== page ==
Belinda Queen, member of the Prince George’s County Democratic Central Committee and resident of Capitol Heights, Md., wants to be the next Board of Education member representing District 6. Queen told the AFRO she is ready for the political promotion.
“A good solid education is paramount to a child’s development into adulthood,” Queen said. “We must put our kids first, for a change, so that they mature to become productive members of society. Gaining knowledge makes a young child become an asset to their community and the world at large, because it gives them the ability to understand and interpret issues correctly and devise workable solutions.
“Education helps shape future leaders; this is why it is extremely important that we invest in the education of our children.” Queen told the AFRO.
Queen is a native of Fairmount Heights, Md., and a graduate of Northwestern High School. She studied accounting and finance at Strayer University. She is a committed homemaker and makes money by selling Avon products, working as a notary public, and preparing taxes.
It is her passion for the central Prince George’s County area that has made Queen known throughout the county. She was elected to the county’s Democratic Central Committee in 2014 and is the secretary of the Maryland Parks and Recreation Advisory Board, and the vice president of the Coalition of Central Prince George’s County Community Organizations.
Queen, a graduate of the Prince George’s County Citizens Police Academy, is known locally for her coffee club sessions with law enforcement officers and political leaders at the Woodmore Town Center Wegmans in Glenarden, Maryland, that takes place every first Wednesday of the month. She also is active with the 202 Coalition, a citizens group led by Maryland State Sen. Joanne Benson (D-District 24) that holds its meetings the last Monday of the month at the St. Margaret’s Church in Seat Pleasant, Md.
Queen said serving the community is what she learned as a child. “My grandmother, Mable Luckett, use to take me to meetings in Fairmount Heights all the time,” Queen said. “My grandmother used to help people pay their rent; she would buy them food and do anything she could to help people in Fairmount Heights. I can remember people coming up to her later in her life and saying they graduated from high school because of her.”
Queen said that community and elected leaders in Prince George’s County are not in touch with the people. She said that many leaders in the county cannot seem to relate to the younger generations.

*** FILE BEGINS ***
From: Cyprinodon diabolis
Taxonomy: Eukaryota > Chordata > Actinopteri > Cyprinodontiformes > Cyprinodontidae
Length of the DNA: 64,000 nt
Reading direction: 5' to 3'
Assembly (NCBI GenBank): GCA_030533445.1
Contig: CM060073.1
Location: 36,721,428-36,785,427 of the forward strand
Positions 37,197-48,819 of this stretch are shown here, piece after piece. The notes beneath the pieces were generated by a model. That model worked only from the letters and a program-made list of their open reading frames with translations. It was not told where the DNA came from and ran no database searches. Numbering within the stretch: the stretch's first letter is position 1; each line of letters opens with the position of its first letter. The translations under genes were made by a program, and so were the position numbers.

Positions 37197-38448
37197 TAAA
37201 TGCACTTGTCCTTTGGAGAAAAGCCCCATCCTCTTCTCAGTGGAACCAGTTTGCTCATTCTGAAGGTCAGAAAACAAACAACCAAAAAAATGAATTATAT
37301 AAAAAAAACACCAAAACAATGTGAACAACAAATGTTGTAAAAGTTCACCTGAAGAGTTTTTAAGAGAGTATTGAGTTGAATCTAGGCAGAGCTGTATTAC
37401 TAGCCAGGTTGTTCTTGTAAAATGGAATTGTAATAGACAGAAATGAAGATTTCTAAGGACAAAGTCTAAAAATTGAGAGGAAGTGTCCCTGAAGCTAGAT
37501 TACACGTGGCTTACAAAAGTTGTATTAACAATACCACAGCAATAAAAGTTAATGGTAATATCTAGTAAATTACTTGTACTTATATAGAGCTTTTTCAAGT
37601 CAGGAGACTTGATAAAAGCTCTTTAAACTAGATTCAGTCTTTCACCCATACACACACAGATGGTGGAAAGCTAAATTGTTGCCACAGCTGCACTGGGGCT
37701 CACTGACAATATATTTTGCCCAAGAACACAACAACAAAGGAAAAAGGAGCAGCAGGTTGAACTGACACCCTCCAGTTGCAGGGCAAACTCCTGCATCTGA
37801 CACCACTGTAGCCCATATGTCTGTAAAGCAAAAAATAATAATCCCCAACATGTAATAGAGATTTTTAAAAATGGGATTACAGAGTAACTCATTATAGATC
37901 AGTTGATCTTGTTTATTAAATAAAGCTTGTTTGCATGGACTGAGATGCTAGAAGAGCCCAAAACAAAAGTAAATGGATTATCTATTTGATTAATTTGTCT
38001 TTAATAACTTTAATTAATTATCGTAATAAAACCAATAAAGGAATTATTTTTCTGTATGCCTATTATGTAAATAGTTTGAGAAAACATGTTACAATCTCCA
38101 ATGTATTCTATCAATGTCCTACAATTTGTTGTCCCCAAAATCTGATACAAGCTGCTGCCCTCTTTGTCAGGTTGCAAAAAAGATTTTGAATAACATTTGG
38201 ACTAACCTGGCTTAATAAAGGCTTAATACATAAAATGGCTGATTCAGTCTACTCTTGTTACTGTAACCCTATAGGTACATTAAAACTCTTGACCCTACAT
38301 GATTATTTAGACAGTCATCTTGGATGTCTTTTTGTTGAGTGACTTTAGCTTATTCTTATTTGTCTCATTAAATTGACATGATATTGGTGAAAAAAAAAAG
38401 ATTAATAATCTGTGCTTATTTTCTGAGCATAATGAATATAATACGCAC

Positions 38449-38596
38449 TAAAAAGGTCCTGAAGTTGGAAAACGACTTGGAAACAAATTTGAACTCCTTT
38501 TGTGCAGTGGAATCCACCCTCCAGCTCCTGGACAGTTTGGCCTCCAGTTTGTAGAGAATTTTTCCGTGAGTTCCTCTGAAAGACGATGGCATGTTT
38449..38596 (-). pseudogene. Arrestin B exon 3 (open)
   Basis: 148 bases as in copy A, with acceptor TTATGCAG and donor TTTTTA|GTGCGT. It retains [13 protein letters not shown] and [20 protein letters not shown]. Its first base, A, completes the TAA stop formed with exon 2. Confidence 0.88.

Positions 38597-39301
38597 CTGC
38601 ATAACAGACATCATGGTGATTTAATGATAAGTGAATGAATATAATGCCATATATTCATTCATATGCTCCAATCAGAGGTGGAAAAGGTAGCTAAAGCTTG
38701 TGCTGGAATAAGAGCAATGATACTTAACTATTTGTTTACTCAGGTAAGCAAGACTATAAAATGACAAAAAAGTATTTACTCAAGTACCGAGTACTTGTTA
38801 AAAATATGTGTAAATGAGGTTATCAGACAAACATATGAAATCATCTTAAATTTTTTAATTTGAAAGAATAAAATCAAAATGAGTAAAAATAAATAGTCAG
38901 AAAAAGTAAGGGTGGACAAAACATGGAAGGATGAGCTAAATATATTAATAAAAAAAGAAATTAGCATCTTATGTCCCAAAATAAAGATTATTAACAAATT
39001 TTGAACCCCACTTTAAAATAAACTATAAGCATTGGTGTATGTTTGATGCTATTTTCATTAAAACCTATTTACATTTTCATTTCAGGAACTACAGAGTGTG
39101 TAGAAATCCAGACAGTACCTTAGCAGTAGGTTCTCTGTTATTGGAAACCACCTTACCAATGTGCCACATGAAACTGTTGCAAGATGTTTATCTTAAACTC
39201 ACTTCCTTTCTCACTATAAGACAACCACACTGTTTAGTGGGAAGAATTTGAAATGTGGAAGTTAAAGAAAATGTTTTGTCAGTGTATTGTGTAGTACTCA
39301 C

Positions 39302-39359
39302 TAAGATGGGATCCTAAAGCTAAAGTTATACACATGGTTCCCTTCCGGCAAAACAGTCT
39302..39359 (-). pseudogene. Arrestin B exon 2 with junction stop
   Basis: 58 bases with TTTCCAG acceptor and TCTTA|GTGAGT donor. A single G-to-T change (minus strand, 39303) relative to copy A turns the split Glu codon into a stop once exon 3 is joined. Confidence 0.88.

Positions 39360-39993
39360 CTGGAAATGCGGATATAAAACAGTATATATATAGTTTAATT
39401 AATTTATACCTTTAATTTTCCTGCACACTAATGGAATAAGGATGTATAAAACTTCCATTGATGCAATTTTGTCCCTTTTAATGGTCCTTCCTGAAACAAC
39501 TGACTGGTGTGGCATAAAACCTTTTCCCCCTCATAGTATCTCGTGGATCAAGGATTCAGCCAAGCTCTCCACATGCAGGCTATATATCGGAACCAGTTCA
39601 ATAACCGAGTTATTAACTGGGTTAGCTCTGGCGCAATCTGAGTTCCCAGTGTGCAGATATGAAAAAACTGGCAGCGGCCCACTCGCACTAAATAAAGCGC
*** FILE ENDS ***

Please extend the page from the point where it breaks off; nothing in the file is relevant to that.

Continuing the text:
“I am a parent, grandparent, step-mother and foster parent,” Queen said. “I have seen what children have gone through in their lives and the bad things that happen to them. What happens to them in the home affects their ability to learn and I am prepared to be the voice of children, parents and the community on the Board of Education to articulate their interests.”
Queen wants to make sure the Board of Education is more transparent in its dealing with the public. She wants the Board to tell the public both the good and the bad and she wants the good work in the school system to continue and the bad things to be corrected.
The Prince George’s County school system is one of the nation’s largest with an enrollment of 128,907 with a 61.4 percent Black student population, a $1.8 billion budget, and 19,000 employees. The Prince George’s school system is the second largest in Maryland, surpassed by neighboring Montgomery County’s public school system.
Despite Prince George’s County having the well-known distinction of being the most affluent Black jurisdiction in the country, 63.8 percent of all students are on free and/or reduced lunch.
There are 25 schools in District 6 that range from elementary to high school. On the Maryland School Assessment tests, District 6 posts reading and math passing rates of 72.58 percent while the county’s rate is 74.85 percent and District 6 seniors passing rates on the test are 76.6 percent while the county’s rate is 79.6 percent. District 6 covers schools in such areas as Seat Pleasant, Capitol Heights, Mitchellville, Largo, Landover and parts of Upper Marlboro.
The present Board of Education member, Carolyn Boston, is running for re-election. Among others in the race are longtime political activist Pat Fletcher, and education advocate Anthony Triplin.
The election for board of education members takes place Nov. 6.
Queen wants to raise the pay of teachers in the school system so they can be competitive with other jurisdictions in the Washington, D.C. area.
“I want our teachers not to be distracted with trying to live well and have them focus on teaching our babies,” she said. She also wants the classroom itself to be more technologically developed, saying that the day of the chalkboard is over and teachers should be engaging their students electronically.
“I will work toward the day when a parent wants to see what is going on in their child’s classroom, they will be able to click on the computer or i-device and do it remotely,” Queen said.
Moreover, Queen wants the focus of the school system to be on the needs of the students, not the sex or grading scandals that have been in the news lately.
“Our children have great minds and they can do great things if they have the tools and the resources of the school system behind them,” she said.
Gloria Sistrunk has lived in Seat Pleasant since the mid-1960s and is a member of the city council. Sistrunk told the AFRO that she has watched Queen over the years in the community and particularly at 202 Coalition meetings. “Belinda Queen is all over the place,” Sistrunk said. “She is a very hard-working individual and cares about the community. Everyone knows of the
outstanding work she has done with the coffee club at Wegmans. She knows everything that is going on. She has the energy and the knowledge to be a good person on the school board. I definitely would support her.”